When we left after about an hour or so, we noticed a Russian couple inspecting the Dixi toilets. They came to the same decision as we. Back in the village again, we couldn't find any public place that would offer sanitary facilities. Granted, we didn't look very hard, because back home I had bought a travel john, and I was eager to try this new toy. Would I be able to go on the go?
A few kilometres outside of the village, I steered the car into a half-overgrown lane, leading into the fields. "How are you going to turn around here?" my sister asked anxiously. No problem: I manoeuvred the car back and forth two or three times, then we stood about twenty metres from the main street, nicely camouflaged by a blanket of rain, high weeds and haystacks. Potty time. At least here I could be sure that no-one would see me.
A couple of minutes later, I clambered back into the driver's seat, greatly relieved in more ways than one. Just as I put on the seatbelt, a car approached from the back. Slowing down to a crawl, he curiously eyed into our car as he passed. Then he speeded up and drove off onto the main street. Wordless, I put the car into drive. "He probably lives further up in the fields," my sister ventured. As we bumbled up onto the shoulder, she added: "Good thing he didn't come two minutes earlier." Indeed.



After little more than an hour, we reached our second destination for the day: the town of Shlisselburg on the Neva. Here, on a small island close to the lakeshore, lay Oroshek Castle, a large fortress with impressive dungeons and fortifications. Unfortunately, there were no directions whatsoever to this supposed tourist magnet. We asked a lady walking her dog. She was eager to help, but we still got lost in the inner city maze of Shlisselburg. Snail-paced, we crawled along badly battered streets. The buildings here looked really run-down.
Finally, we parked the car at the waterfront and walked around. It had to be somewhere around here. We found an interesting ruin of sorts at a little park. Could it be that we were already somehow inside the castle grounds? Who knew, we might have crossed over to the island without noticing. We certainly had passed over several bridges. Too bad it was still raining. Confused, we walked to the waterside. There was large sign, promising to take you over to the island for a fee. Departure times: until 5 o'clock. It was now almost five, and there was no-one around. They had probably closed up shop for the day. We walked back to a small shop where we asked whether there was a bridge going to the fortress as well. No bridge. Just the ferry. So much for Oroshek Castle.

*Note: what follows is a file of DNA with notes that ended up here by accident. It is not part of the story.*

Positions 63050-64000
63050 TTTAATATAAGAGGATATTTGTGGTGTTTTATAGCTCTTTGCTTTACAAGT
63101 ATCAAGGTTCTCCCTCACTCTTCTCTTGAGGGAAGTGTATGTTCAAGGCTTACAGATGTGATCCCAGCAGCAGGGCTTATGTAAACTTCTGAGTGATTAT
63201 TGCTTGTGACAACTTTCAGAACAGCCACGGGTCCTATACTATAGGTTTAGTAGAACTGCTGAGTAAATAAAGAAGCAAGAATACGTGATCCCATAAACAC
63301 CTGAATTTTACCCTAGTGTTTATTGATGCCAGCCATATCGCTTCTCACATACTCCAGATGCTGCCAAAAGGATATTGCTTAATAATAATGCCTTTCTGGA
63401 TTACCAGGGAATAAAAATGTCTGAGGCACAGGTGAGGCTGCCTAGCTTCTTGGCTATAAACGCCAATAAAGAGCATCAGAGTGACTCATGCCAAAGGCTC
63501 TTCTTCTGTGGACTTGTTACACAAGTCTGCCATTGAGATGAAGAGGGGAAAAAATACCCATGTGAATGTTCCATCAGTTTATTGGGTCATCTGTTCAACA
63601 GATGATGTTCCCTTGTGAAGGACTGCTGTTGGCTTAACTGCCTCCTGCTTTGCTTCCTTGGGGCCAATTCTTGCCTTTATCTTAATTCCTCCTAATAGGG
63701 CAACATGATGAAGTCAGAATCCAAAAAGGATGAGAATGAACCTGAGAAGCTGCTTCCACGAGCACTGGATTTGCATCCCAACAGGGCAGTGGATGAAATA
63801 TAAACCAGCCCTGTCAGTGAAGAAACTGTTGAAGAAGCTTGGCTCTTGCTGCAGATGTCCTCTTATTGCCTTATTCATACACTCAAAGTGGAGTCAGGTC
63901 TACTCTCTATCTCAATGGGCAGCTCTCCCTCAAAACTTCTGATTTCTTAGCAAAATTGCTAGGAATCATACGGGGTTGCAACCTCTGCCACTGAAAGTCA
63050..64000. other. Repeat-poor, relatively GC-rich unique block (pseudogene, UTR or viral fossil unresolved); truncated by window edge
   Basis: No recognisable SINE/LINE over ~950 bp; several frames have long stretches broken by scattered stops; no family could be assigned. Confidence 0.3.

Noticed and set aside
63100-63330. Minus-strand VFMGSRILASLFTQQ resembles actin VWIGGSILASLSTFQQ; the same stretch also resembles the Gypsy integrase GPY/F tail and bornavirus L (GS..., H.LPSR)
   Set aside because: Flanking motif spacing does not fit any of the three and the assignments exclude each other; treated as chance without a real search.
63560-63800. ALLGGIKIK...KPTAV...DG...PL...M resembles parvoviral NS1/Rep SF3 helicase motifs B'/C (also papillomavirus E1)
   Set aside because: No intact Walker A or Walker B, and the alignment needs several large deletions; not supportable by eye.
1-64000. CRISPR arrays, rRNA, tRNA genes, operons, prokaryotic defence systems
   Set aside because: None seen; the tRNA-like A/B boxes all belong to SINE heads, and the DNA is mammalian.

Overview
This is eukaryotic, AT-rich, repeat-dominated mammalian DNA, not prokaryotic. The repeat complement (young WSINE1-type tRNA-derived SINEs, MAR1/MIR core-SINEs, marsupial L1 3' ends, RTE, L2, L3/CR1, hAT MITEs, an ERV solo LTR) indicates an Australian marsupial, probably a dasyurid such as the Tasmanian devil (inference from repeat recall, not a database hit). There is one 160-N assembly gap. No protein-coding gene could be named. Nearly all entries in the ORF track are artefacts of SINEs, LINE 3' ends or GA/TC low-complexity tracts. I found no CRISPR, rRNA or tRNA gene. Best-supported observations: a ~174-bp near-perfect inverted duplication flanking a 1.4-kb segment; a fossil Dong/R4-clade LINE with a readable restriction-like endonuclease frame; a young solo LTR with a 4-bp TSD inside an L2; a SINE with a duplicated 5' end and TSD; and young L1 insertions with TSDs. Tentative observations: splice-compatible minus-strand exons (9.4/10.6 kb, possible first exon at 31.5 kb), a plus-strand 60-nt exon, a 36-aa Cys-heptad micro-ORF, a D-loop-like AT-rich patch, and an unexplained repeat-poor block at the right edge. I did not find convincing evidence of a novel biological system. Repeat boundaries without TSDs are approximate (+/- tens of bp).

"You should have researched this part of the trip better", Sonia said, voicing what I had been thinking more than once in the last few days. But it couldn't be helped, and it wasn't as if this was Mycenae or Hattusa. I could live without having seen Oroshek.


The ring road of Saint Petersburg

From Shlisselburg, it was only 40 kilometers to the ring road surrounding Saint Petersburg, or Piter, as the Russians say. We got ready to spot the road signs in time, not an easy feat in the pouring rain. It was really coming down in buckets now. We hadn't managed to get our GPS to work again, after it had turned dead yesterday. We didn't have any maps, just the vague idea that Piter lay south-west of Lake Ladoga, and the Pulkovo Airport, where our hotel for the night was located, to the south of the city. So we just had to get on the ring road, follow it south and head out at Pulkovo. Piece of cake, right?